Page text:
With the substituted 1,2-dihydropyrazines in hand, we next wanted to demonstrate their usefulness for synthesizing substituted Δ5-2-oxopiperazines. Processes into this structural motif would be very useful due to their presence in a variety of biologically active small molecules and natural products [23-30]. We previously reported that 3-methoxy-1,2-dihydropyrazines can be easily converted to Δ5-2-oxopiperazines using 1 M HCl(aq) in methanol . When we applied these acidic conditions on the phenyl-substituted 3-methoxy-1,2-dihydropyrazine 3a, only a 5% yield of Δ5-2-oxopiperazine 14a was obtained (Table 2, entry 1). This low yield appears to be due to the presence of a ring-opened side product . The yields of the Δ5-2-oxopiperazines were improved to 61% and 92%, respectively, when the reaction was repeated on phenyl-substituted 1,2-dihydropyrazines containing benzyl and p-methoxybenzyl (PMB) ether groups (Table 2, entries 2 and 3). This enhancement in yield can be attributed to the benzyl and PMB groups’ better sensitivity towards removal under acidic conditions . With the aqueous acidic conditions not being suitable for converting 3-methoxy-1,2-dihydropyrazine 3a, we decided to run this reaction under anhydrous acidic conditions. After stirring dihydropyrazine 3a in the presence of HCl/dioxane at 0 °C for 30 min, we were pleased to see that Δ5-2-oxopiperazine 14a was obtained in an excellent yield of 93% (Table 2, entry 4). Subjecting both benzyl and 2-bromobenzyl-substituted dihydropyrazines 3f and 3g to these acidic conditions gave 95% and 88% yields of 14b and 14c, respectively (Table 2, entries 5 and 6). When we examined the use of anhydrous acidic conditions on 4b and 5, quantitative yields of Δ5-2-oxopiperazine 14a were obtained (Table 2, entries 7 and 8). Finally, under these conditions, the trisubstituted dihydropyrazine 7a was easily converted to a disubstituted Δ5-2-oxopiperazine 15a in a yield of 73% (Table 2, entry 9).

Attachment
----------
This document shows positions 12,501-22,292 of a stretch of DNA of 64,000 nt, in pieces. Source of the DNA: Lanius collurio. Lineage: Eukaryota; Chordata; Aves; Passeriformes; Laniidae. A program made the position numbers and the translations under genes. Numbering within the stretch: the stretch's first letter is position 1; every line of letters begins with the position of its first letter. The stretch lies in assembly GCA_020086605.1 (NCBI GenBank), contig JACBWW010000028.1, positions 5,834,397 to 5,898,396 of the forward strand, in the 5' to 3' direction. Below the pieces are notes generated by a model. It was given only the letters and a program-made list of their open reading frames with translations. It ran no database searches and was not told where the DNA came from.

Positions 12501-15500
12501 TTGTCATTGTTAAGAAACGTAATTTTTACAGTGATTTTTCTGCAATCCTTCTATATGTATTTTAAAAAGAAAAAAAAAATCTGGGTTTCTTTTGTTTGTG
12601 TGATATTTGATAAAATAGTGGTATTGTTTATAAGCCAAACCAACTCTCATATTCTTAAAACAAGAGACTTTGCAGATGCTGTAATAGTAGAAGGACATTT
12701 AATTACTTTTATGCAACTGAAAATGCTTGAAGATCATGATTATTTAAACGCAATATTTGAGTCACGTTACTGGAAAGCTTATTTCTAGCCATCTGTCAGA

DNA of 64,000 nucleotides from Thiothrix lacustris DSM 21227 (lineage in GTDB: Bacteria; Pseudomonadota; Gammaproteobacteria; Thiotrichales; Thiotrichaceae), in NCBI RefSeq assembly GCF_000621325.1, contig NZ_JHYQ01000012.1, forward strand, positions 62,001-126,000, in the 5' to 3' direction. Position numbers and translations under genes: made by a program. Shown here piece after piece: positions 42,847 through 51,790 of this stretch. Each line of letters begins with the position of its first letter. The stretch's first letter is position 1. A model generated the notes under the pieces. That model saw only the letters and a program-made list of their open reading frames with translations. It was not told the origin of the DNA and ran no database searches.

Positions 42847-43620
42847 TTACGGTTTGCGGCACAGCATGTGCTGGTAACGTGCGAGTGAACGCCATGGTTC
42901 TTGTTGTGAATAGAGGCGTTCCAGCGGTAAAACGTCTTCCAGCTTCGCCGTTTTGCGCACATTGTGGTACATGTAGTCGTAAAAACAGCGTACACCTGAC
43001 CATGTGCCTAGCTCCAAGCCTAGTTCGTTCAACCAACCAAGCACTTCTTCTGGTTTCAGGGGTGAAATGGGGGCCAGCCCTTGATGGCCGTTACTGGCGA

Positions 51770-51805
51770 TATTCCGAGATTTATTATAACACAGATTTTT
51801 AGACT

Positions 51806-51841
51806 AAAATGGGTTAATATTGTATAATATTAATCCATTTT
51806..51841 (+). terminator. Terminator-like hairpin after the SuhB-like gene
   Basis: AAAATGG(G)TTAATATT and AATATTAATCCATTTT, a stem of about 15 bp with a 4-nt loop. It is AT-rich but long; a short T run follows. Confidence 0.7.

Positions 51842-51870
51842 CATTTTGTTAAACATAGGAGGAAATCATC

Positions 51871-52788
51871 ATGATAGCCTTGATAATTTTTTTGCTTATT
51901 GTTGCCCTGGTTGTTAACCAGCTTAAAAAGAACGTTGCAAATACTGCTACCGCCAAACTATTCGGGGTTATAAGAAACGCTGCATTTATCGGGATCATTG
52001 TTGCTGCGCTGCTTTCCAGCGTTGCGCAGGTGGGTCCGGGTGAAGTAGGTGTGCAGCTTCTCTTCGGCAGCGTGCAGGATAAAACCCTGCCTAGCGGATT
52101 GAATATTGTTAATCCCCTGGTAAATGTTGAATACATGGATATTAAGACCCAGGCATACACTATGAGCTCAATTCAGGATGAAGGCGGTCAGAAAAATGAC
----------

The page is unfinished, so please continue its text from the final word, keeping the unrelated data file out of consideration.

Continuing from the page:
Table 2: Conversion of dihydropyrazine to Δ5-2-oxopiperazines under acidic conditions.
|entry||R||R1||R2||acid||time (min)||product||yield (%)a|
aIsolated yields. b4 M HCl/dioxane was used.
Following the step-wise conversion of 1,2-dihydropyrazines to Δ5-2-oxopiperazines, we decided to develop a one-pot approach towards their synthesis (Table 3). As described above, we first synthesized the phenyl-substituted 1,2-dihydropyrazine 4b by adding a phenyl Grignard reagent to benzyloxy-substituted N-acylpyrazinium salt in THF at −41 °C. Next, 1 M HCl(aq)/MeOH was added and the reaction was monitored by TLC. After 1 h, the hydrolysis of 4b was completed to give 14a in a good yield of 80% (Table 3, entry 1). Disubstituted Δ5-2-oxopiperazines 15b–d can be made similarly with yields ranging from 71–80% (Table 3, entries 2–4). This simple approach towards Δ5-2-oxopiperazines provides access into compounds that can be reduced into mono- and disubstituted 2-oxopiperazines [33,34]. This structure is a common scaffold found in natural products and biologically active small molecules .
Table 3: One-pot synthesis of substituted Δ5-2-oxopiperazines.
In conclusion, we have demonstrated that various Grignard reagents can be regioselectively added to mono- and disubstituted N-acylpyrazinium salts to give di- and trisubstituted 1,2-dihydropyrazines in moderate to excellent yields. Under acidic conditions, the dihydropyrazines can be easily converted to substituted Δ5-2-oxopiperazines. These compounds can potentially serve as templates for making substituted 2-oxopiperazines. The investigation into the synthetic utility of this reaction is currently underway and will be reported in due course.
|Supporting Information File 1: Experimental section and NMR spectra.|
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We gratefully acknowledge the financial support from the National Institute of General Medical Sciences (Grant number: SC3GM105572) and the Golden LEAF Foundation, Rocky Mount, NC, for their financial support in setting up the BRITE Institute. HRMS data were obtained at the North Carolina State University Department of Chemistry Mass Spectrometry Facility.